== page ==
‘Ghetto of two’ keeps our heritage alive

Dear Rabbi Fried,
In the June 14 edition of the TJP, there appeared a dispute concerning the commencement speech by Jewish author Michael Chabon to graduates of the HUC in May, where he railed against in-marriage, calling it a “ghetto of two,” and urged the graduates to embrace intermarriage as an ideal. One article called his views abhorrent to Judaism and the respondent, although not against in-marriage like Chabon, was also not against intermarriage and called for its inclusion as a viable expression of Judaism. Obviously, I would expect you, as an Orthodox rabbi, to not welcome intermarriage as does Chabon, but is there a middle ground that you can accept within this debate?
Cherie Z.
Dear Cherie,
You struck a nerve with me on this one, as I have been profoundly pained by this discussion.
This, unfortunately, is not the first time in our history that Jews have suggested that the path to solve our problems would be to assimilate, essentially to disappear. It is, however the first time that such an opinion has been expressed under the banner of a mainstream movement of Judaism (at their graduation ceremony, without a condemnation by that movement but rather a defense that those views are worthy of being expressed at that hallowed forum).
Over the course of Jewish history, we have had two categories of those who would seek to annihilate our people. There have been those who attempted to destroy us physically and others who attempted to destroy us by erasing our spirituality and have us melt into their culture and cease to exist.
Our patriarch Jacob, fearful of the threat of his brother, Esau, who sought to kill him, prayed, “Save me from the hand of my brother, of Esau…” (Genesis 32:11). The commentators raise the question of the redundancy of adding “of Esau”; since Jacob had only one brother, obviously “my brother” meant Esau?
The answer is, Jacob was fearful of two dangers. The obvious peril was Esau’s plot to kill him outright. The more subtle danger, although no less sinister, was that he would seek to be together with Jacob as a loving brother, with all his wickedness, in order to water down Jacob’s holiness and slowly but surely assimilate his brother into his own camp, rendering him a spiritual non-entity. This is the meaning of Esau’s offer to “…let us travel together and I will travel adjacent to you” (ibid. 33:13). Jacob explained how that would not work and said he’d meet up with him at Mount Seir, hinting to their final showdown before Messianic times (see Rashi loc. cit. and Beis Haleivi, Parashas Vayishlach, for overall explanation).
Haman was one of the first to propose a physical “final solution” and kill every Jewish man, woman and child in one day. We celebrate his defeat in a physical way, by eating and drinking on Purim. The Greeks sought to destroy us spiritually with their decrees against Torah and its observance, forced intermarriage and rendering the holy Temple a museum. We celebrate our victory against that attempt in a spiritual way, by kindling candles on Chanukah.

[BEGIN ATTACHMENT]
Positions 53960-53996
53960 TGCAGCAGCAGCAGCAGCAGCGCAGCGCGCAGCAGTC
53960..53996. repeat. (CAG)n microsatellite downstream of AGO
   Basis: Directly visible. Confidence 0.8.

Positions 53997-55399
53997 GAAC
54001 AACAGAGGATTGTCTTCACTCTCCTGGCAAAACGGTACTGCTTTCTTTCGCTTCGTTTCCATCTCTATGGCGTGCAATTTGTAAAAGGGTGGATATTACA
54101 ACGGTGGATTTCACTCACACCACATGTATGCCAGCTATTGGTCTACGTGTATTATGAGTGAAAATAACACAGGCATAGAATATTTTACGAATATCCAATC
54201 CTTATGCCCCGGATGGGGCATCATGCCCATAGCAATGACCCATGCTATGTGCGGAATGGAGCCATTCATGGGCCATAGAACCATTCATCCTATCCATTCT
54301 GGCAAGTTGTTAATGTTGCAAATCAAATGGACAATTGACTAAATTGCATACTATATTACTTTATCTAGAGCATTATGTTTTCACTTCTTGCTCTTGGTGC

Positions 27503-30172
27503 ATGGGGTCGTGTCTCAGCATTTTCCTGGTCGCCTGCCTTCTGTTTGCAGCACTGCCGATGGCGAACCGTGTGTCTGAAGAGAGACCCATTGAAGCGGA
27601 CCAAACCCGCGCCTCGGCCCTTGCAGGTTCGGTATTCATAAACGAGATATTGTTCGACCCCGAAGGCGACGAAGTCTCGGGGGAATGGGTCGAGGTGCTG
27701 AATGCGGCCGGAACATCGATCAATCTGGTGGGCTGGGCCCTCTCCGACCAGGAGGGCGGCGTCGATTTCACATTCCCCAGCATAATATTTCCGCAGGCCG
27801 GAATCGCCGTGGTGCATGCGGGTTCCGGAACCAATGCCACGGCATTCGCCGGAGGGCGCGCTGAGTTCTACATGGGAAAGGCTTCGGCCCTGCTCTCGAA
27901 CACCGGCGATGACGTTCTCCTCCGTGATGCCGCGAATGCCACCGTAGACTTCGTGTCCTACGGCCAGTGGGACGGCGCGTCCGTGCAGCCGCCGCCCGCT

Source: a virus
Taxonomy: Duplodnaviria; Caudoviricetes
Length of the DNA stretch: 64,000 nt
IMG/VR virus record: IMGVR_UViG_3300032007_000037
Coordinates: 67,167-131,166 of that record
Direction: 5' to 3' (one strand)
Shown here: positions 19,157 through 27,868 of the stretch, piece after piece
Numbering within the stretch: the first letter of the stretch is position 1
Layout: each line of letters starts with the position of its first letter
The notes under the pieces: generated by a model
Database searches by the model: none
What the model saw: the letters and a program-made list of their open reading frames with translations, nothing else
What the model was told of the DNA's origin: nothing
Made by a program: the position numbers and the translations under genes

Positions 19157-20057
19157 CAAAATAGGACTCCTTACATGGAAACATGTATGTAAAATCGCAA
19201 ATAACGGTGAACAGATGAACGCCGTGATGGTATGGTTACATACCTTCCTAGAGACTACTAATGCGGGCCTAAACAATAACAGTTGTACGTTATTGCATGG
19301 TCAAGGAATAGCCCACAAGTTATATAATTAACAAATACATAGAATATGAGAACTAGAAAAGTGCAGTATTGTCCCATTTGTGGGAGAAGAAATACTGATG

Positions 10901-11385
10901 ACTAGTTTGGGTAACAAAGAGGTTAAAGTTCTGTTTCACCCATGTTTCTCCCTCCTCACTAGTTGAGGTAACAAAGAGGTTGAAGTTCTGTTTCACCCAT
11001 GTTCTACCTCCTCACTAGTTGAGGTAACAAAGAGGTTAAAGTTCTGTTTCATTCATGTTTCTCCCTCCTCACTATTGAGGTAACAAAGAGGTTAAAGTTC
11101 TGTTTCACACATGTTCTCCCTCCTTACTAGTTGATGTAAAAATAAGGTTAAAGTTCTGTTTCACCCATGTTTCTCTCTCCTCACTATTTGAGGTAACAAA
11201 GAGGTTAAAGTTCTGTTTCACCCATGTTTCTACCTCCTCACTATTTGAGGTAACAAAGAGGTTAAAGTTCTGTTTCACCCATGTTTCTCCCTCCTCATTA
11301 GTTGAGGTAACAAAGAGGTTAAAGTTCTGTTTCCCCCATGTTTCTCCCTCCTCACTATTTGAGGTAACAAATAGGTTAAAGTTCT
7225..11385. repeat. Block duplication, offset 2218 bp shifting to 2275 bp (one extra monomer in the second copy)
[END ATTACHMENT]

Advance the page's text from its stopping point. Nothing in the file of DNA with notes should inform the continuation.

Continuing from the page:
The first proponent to annihilate us is not so well-known, Laban, who sought to kill Jacob and his camp, as we read each year in the Haggadah of Passover. Later Laban, with the nom de guerre of Balaam, sought to destroy us by curse, a spiritual way to wield the sword. When that didn’t work, he finally attempted to destroy them by enticing them with assimilation, sending the Moabite women to seduce the Jewish men. This caused a plague that cost us 24,000 Jews and could have even meant our end if not for Pinchas saving the day and putting an end to the plague caused that assimilation.
Chabon rallied for the cessation of all Jewish practice besides what he deems relevant in today’s world, namely thought processes related to critical thinking such as “learning, inquiry and skepticism.” In his world, any practices other than these create dangerous walls between us and the nations and prevent the assimilation of all peoples into one mass of humanity with no differences.
In fact, it is precisely that “ghetto of two” that preserves our identity, our holiness and our essence. Marriage is called Kiddushin, which means holiness and separateness, which are two sides of the same coin. This is the very essence of the Jewish people, who were commanded “kedoshim tihiyu,” be a holy, separate nation (Leviticus 19:2).
As we approach Tisha B’Av, we lament the many attempts at our destruction. The famous story tells of Rabbi Akiva and his colleagues on Mount Scopus who burst our crying when they observed a fox exiting what was the Holy of Holies in the Temple after its destruction (Talmud, end of Tr. Makos). The fox, of all animals, epitomizes the utter obliteration of the Temple, as the fox represents the sly, sneaky attempt to wipe out the study of Torah and end the spiritual world of the Jews (see the story of Papus and R’ Akiva, Talmud Berachos 61b). That is why Balaam, on his way to curse the Jews, was caught in a mishol hakeramim, literally a tight place in an orchard, but hinting to a place of foxes attempting to destroy the Jews who are compared to a vineyard (see Midrash Rabah Balak 20:14 and Tanchuma Balak 8 to Numbers 22:24).
Chabon and those in his camp join the foxes — the Esaus, the Greeks and many others in our history who sought to destroy us through assimilation. We have to realize that the Chabons of the world mean nothing less than the annihilation of our people. This, today, is a lot of what Tisha B’Av is about; when we sit on the floor and mourn the destruction of our Temple, we mourn the assimilation of our people.
With the utmost respect to our neighbors with whom we work, befriend and appreciate, we only ensure our Jewish continuity by retaining our separation through the practices and beliefs which truly and eternally make us different.

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